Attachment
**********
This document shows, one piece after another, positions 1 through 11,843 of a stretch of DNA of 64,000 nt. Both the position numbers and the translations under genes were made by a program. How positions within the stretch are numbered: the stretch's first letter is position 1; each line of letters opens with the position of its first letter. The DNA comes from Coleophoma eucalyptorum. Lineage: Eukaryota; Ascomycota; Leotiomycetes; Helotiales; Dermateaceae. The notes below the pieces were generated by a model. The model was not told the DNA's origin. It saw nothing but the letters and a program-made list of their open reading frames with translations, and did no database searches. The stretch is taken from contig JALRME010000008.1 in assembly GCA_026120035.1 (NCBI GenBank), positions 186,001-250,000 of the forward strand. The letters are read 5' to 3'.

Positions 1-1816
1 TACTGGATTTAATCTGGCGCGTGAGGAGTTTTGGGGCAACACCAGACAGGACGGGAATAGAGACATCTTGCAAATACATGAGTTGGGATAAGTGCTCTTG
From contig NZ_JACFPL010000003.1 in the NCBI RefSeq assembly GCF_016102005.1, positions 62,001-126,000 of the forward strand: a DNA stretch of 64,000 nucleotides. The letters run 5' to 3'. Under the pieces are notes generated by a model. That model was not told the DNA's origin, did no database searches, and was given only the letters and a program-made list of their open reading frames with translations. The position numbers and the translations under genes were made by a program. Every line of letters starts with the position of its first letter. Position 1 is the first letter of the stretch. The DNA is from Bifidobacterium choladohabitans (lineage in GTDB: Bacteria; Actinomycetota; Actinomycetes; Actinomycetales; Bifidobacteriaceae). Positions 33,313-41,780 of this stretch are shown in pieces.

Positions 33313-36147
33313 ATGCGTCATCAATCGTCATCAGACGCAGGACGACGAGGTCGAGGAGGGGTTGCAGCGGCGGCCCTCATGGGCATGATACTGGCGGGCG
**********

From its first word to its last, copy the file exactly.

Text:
This document shows, one piece after another, positions 1 through 11,843 of a stretch of DNA of 64,000 nt. Both the position numbers and the translations under genes were made by a program. How positions within the stretch are numbered: the stretch's first letter is position 1; each line of letters opens with the position of its first letter. The DNA comes from Coleophoma eucalyptorum. Lineage: Eukaryota; Ascomycota; Leotiomycetes; Helotiales; Dermateaceae. The notes below the pieces were generated by a model. The model was not told the DNA's origin. It saw nothing but the letters and a program-made list of their open reading frames with translations, and did no database searches. The stretch is taken from contig JALRME010000008.1 in assembly GCA_026120035.1 (NCBI GenBank), positions 186,001-250,000 of the forward strand. The letters are read 5' to 3'.

Positions 1-1816
1 TACTGGATTTAATCTGGCGCGTGAGGAGTTTTGGGGCAACACCAGACAGGACGGGAATAGAGACATCTTGCAAATACATGAGTTGGGATAAGTGCTCTTG
From contig NZ_JACFPL010000003.1 in the NCBI RefSeq assembly GCF_016102005.1, positions 62,001-126,000 of the forward strand: a DNA stretch of 64,000 nucleotides. The letters run 5' to 3'. Under the pieces are notes generated by a model. That model was not told the DNA's origin, did no database searches, and was given only the letters and a program-made list of their open reading frames with translations. The position numbers and the translations under genes were made by a program. Every line of letters starts with the position of its first letter. Position 1 is the first letter of the stretch. The DNA is from Bifidobacterium choladohabitans (lineage in GTDB: Bacteria; Actinomycetota; Actinomycetes; Actinomycetales; Bifidobacteriaceae). Positions 33,313-41,780 of this stretch are shown in pieces.

Positions 33313-36147
33313 ATGCGTCATCAATCGTCATCAGACGCAGGACGACGAGGTCGAGGAGGGGTTGCAGCGGCGGCCCTCATGGGCATGATACTGGCGGGCG